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Mexican Officials: Drug Cartel Suspected in Migrant Massacre

Mexican officials say a drug cartel is suspected in the massacre of 72 migrants from Central and South America.

Marines found the bodies of 58 men and 14 women at a farm in northern Mexico Tuesday. Mexican authorities say the migrants are believed to have been from El Salvador, Honduras, Brazil and Ecuador.

An Ecuadorean man, claiming to be the only survivor of the massacre, said the migrants were kidnapped by an armed group and taken to the ranch, near the town of San Fernando. He told investigators the captors identified themselves as members of the Zetas drug cartel.

Officials say troops went to investigate after the Ecuadorean man approached a checkpoint and said he had been attacked at the ranch.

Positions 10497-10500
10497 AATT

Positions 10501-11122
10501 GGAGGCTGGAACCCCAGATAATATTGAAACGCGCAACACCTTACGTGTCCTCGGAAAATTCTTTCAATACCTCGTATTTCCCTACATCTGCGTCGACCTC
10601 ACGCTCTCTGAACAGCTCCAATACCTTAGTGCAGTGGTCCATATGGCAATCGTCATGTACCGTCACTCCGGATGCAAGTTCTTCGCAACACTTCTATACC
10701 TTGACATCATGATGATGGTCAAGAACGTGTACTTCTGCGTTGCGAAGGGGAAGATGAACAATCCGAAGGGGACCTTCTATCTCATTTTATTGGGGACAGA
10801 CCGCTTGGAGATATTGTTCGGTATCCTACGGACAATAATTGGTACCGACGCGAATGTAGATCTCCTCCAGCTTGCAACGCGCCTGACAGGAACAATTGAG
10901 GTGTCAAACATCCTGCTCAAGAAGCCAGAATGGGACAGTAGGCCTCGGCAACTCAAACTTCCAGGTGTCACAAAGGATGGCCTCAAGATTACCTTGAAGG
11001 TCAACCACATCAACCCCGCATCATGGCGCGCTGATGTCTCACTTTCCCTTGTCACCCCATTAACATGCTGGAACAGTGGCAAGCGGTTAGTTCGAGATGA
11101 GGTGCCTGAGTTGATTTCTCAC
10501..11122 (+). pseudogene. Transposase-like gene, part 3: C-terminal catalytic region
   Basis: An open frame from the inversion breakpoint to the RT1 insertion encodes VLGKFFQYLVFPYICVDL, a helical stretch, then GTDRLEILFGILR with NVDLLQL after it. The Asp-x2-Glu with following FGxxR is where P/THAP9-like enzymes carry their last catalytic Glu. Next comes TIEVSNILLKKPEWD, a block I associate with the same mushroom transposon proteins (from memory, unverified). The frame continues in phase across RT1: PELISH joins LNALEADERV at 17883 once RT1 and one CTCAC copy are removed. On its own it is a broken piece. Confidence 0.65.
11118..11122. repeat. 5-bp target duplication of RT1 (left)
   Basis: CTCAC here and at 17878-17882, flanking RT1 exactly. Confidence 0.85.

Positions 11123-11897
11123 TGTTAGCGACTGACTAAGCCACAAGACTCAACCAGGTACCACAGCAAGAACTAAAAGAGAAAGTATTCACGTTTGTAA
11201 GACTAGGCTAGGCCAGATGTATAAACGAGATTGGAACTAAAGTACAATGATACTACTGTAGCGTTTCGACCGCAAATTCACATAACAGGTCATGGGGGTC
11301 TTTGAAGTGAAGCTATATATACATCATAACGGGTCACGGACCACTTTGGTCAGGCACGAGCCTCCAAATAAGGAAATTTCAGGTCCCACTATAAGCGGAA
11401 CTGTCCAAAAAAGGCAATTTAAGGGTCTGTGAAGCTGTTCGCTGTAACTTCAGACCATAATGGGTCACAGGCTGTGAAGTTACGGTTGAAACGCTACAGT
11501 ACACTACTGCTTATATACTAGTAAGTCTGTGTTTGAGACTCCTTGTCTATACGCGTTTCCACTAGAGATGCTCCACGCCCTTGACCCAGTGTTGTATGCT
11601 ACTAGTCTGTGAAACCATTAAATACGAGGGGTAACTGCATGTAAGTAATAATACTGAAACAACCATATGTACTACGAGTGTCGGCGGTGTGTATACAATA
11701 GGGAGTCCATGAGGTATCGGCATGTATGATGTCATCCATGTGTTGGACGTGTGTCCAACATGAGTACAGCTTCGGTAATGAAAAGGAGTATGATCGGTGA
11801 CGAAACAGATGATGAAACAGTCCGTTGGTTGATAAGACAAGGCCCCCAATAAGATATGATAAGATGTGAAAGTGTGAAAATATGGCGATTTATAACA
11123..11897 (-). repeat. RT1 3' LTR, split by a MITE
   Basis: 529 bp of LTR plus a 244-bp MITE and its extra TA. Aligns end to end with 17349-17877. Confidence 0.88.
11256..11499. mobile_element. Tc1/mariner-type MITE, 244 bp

The troops discovered the bodies following a shootout with suspected cartel gunmen. One soldier and three of the suspects were killed.

San Fernando is about 100 kilometers south of the border with the U.S. state of Texas.

Mexico's drug cartels are locked in a violent battle for control of trafficking routes into the United States.

Mexican President Felipe Calderon launched a crackdown on the cartels in 2006. More than 28,000 people have been killed in the country's drug war since he took office.